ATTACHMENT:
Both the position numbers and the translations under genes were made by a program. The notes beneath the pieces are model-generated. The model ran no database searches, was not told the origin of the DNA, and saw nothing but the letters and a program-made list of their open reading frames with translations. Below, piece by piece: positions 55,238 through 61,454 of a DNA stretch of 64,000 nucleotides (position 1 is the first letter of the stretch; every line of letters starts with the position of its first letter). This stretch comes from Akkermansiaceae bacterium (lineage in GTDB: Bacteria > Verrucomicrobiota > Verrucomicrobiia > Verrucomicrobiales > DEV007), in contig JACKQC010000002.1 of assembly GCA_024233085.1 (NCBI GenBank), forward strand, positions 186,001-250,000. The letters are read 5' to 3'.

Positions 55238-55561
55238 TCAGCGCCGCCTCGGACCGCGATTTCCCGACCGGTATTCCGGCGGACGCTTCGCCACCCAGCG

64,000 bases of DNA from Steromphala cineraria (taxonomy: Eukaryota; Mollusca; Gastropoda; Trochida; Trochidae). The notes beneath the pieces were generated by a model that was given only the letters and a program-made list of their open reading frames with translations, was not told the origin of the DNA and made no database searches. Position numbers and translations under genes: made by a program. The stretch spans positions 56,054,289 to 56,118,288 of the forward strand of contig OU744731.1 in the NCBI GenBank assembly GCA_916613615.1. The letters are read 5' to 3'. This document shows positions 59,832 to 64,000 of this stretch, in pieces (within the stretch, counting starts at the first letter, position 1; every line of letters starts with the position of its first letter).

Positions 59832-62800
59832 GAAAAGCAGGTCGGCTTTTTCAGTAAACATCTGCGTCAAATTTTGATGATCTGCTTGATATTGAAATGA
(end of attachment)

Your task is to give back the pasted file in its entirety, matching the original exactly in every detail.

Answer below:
Both the position numbers and the translations under genes were made by a program. The notes beneath the pieces are model-generated. The model ran no database searches, was not told the origin of the DNA, and saw nothing but the letters and a program-made list of their open reading frames with translations. Below, piece by piece: positions 55,238 through 61,454 of a DNA stretch of 64,000 nucleotides (position 1 is the first letter of the stretch; every line of letters starts with the position of its first letter). This stretch comes from Akkermansiaceae bacterium (lineage in GTDB: Bacteria > Verrucomicrobiota > Verrucomicrobiia > Verrucomicrobiales > DEV007), in contig JACKQC010000002.1 of assembly GCA_024233085.1 (NCBI GenBank), forward strand, positions 186,001-250,000. The letters are read 5' to 3'.

Positions 55238-55561
55238 TCAGCGCCGCCTCGGACCGCGATTTCCCGACCGGTATTCCGGCGGACGCTTCGCCACCCAGCG

64,000 bases of DNA from Steromphala cineraria (taxonomy: Eukaryota; Mollusca; Gastropoda; Trochida; Trochidae). The notes beneath the pieces were generated by a model that was given only the letters and a program-made list of their open reading frames with translations, was not told the origin of the DNA and made no database searches. Position numbers and translations under genes: made by a program. The stretch spans positions 56,054,289 to 56,118,288 of the forward strand of contig OU744731.1 in the NCBI GenBank assembly GCA_916613615.1. The letters are read 5' to 3'. This document shows positions 59,832 to 64,000 of this stretch, in pieces (within the stretch, counting starts at the first letter, position 1; every line of letters starts with the position of its first letter).

Positions 59832-62800
59832 GAAAAGCAGGTCGGCTTTTTCAGTAAACATCTGCGTCAAATTTTGATGATCTGCTTGATATTGAAATGA